Electromechanical Engineering Technologists
Skills & Knowledge
Most Important Skills for Electromechanical Engineering Technologists
- Reading—Understanding written sentences and paragraphs in work related documents.
- Listening—Giving full attention to what other people are saying, taking time to understand the points being made, asking questions as appropriate, and not interrupting at inappropriate times.
- Learning New Things—Understanding the implications of new information for both current and future problem-solving and decision-making.
- Thinking Critically—Using logic and reasoning to identify the strengths and weaknesses of alternative solutions, conclusions or approaches to problems.
- Speaking—Talking to others to convey information effectively.
- Mathematics—Using mathematics to solve problems.
- Writing—Communicating effectively in writing as appropriate for the needs of the audience.
- Monitoring Performance—Monitoring/Assessing performance of yourself, other individuals, or organizations to make improvements or take corrective action.
- Solving Complex Problems—Identifying complex problems and reviewing related information to develop and evaluate options and implement solutions.
- Controlling Quality—Conducting tests and inspections of products, services, or processes to evaluate quality or performance.
Most Important Knowledge Areas for Electromechanical Engineering Technologists
- Computers and Electronics—Knowledge of circuit boards, processors, chips, electronic equipment, and computer hardware and software, including applications and programming.
- Engineering and Technology—Knowledge of the practical application of engineering science and technology. This includes applying principles, techniques, procedures, and equipment to the design and production of various goods and services.
- Mathematics—Knowledge of arithmetic, algebra, geometry, calculus, statistics, and their applications.
- Mechanical—Knowledge of machines and tools, including their designs, uses, repair, and maintenance.
- Physics—Knowledge and prediction of physical principles, laws, their interrelationships, and applications to understanding fluid, material, and atmospheric dynamics, and mechanical, electrical, atomic and sub- atomic structures and processes.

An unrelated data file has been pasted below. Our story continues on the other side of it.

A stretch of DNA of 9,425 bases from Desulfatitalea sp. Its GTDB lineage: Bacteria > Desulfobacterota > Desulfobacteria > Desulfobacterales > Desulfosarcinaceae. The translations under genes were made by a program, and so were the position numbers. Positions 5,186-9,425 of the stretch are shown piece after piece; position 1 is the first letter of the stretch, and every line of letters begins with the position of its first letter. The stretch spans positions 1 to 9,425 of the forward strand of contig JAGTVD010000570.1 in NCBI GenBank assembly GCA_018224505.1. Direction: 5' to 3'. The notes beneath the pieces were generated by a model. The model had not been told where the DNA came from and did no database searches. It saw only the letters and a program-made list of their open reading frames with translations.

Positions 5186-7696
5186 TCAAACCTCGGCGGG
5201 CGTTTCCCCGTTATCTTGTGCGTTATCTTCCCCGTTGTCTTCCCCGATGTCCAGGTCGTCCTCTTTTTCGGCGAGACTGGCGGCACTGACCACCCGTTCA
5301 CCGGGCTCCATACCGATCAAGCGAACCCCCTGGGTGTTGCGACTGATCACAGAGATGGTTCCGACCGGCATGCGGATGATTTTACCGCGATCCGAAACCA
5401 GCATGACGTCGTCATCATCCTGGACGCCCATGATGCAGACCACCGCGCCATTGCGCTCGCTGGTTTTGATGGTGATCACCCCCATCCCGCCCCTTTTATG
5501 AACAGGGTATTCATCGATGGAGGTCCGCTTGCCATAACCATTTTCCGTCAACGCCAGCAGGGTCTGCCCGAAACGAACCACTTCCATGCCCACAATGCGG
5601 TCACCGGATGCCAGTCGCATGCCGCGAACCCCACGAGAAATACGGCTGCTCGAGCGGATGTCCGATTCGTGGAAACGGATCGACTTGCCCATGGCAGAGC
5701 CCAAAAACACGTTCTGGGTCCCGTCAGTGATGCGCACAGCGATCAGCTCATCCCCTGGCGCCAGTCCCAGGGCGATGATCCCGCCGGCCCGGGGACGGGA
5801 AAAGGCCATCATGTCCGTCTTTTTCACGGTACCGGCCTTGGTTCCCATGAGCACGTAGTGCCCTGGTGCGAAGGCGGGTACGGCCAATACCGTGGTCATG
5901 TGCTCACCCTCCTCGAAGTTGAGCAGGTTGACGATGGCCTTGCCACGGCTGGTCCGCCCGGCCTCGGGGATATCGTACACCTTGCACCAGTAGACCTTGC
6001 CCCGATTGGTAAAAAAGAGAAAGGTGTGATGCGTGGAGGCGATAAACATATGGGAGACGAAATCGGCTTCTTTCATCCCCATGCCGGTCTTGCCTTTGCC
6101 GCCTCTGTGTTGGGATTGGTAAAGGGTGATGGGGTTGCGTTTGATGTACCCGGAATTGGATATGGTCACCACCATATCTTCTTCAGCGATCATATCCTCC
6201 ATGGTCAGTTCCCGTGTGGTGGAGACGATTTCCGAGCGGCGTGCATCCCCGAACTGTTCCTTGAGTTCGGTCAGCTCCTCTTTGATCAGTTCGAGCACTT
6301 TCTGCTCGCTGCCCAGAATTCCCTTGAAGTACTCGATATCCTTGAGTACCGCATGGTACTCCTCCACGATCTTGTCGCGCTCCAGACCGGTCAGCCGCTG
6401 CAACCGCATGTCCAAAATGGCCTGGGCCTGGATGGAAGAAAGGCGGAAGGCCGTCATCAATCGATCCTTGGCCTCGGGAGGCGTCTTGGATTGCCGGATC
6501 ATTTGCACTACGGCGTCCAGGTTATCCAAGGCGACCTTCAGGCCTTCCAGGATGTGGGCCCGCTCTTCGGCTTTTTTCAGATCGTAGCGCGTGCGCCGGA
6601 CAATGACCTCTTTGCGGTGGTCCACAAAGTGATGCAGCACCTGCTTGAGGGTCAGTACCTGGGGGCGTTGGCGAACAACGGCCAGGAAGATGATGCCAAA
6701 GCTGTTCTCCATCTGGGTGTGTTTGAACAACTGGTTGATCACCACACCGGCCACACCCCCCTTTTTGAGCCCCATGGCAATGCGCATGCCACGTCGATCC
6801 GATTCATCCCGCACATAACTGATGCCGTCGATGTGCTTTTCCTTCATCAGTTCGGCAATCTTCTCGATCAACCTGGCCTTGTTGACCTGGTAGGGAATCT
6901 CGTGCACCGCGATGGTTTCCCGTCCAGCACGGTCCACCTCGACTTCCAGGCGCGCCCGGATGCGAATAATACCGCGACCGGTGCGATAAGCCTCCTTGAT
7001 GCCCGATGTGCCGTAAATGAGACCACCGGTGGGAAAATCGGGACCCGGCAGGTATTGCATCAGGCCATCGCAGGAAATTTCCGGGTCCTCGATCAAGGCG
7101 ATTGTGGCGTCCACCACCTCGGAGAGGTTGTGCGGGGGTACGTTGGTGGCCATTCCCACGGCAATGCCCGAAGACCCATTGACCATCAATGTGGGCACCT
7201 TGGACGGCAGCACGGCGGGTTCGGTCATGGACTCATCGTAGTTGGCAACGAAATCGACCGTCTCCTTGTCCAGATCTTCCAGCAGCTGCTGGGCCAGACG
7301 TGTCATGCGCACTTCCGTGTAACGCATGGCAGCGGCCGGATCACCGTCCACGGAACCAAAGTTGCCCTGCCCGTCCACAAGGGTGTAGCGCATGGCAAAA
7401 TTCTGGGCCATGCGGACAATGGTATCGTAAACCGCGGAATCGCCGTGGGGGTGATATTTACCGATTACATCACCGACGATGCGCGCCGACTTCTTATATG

- Design—Knowledge of design techniques, tools, and principles involved in production of precision technical plans, blueprints, drawings, and models.
- Clerical—Knowledge of administrative and clerical procedures and systems such as word processing, managing files and records, stenography and transcription, designing forms, and other office procedures and terminology.
- English Language—Knowledge of the structure and content of the English language including the meaning and spelling of words, rules of composition, and grammar.
- Customer and Personal Service—Knowledge of principles and processes for providing customer and personal services. This includes customer needs assessment, meeting quality standards for services, and evaluation of customer satisfaction.
- Production and Processing—Knowledge of raw materials, production processes, quality control, costs, and other techniques for maximizing the effective manufacture and distribution of goods.
Different careers may be a good fit for your personality or interests. This career is:
- Investigative—Investigative occupations frequently involve working with ideas, and require an extensive amount of thinking. These occupations can involve searching for facts and figuring out problems mentally.
- Realistic—Realistic occupations frequently involve work activities that include practical, hands-on problems and solutions. They often deal with plants, animals, and real-world materials like wood, tools, and machinery. Many of the occupations require working outside, and do not involve a lot of paperwork or working closely with others.
Learn more about your interests. Take the MnCareers Interest Assessment.
Describe Your Skills
This is a new or emerging career specialty. Skill statements are still under development.
This is a new or emerging career specialty. Information on similar careers is still under development.
This page includes information from the O*NET 24.2 Database by the U.S. Department of Labor, Employment and Training Administration (USDOL/ETA). Used under the CC BY 4.0 license. O*NET® is a trademark of USDOL/ETA.
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